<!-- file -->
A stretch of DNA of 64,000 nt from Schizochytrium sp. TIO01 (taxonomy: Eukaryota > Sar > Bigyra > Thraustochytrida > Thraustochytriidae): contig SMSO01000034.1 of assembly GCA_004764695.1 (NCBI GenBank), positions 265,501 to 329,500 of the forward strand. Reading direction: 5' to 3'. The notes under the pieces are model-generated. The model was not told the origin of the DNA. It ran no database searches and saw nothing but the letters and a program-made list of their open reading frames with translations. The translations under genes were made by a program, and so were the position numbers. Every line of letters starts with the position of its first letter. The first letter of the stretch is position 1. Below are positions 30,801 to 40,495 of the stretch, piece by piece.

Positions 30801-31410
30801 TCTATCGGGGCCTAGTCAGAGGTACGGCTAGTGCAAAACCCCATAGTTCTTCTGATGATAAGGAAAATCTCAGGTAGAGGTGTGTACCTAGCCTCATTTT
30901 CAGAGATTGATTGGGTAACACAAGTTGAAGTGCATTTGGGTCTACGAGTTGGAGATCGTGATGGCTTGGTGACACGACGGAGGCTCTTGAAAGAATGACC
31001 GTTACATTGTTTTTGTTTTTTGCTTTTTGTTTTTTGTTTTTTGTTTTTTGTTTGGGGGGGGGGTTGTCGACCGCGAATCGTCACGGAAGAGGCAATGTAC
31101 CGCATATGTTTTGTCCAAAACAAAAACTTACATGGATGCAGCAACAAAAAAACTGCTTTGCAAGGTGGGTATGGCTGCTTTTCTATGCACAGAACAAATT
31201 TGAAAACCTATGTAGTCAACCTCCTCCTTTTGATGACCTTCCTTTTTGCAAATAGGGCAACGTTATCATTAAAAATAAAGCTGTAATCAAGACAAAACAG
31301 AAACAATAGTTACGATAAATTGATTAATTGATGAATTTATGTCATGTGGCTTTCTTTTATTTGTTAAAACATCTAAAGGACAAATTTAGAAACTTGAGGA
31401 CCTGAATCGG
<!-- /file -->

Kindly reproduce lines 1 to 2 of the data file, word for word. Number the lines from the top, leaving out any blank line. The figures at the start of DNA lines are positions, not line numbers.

A stretch of DNA of 64,000 nt from Schizochytrium sp. TIO01 (taxonomy: Eukaryota > Sar > Bigyra > Thraustochytrida > Thraustochytriidae): contig SMSO01000034.1 of assembly GCA_004764695.1 (NCBI GenBank), positions 265,501 to 329,500 of the forward strand. Reading direction: 5' to 3'. The notes under the pieces are model-generated. The model was not told the origin of the DNA. It ran no database searches and saw nothing but the letters and a program-made list of their open reading frames with translations. The translations under genes were made by a program, and so were the position numbers. Every line of letters starts with the position of its first letter. The first letter of the stretch is position 1. Below are positions 30,801 to 40,495 of the stretch, piece by piece.

Positions 30801-31410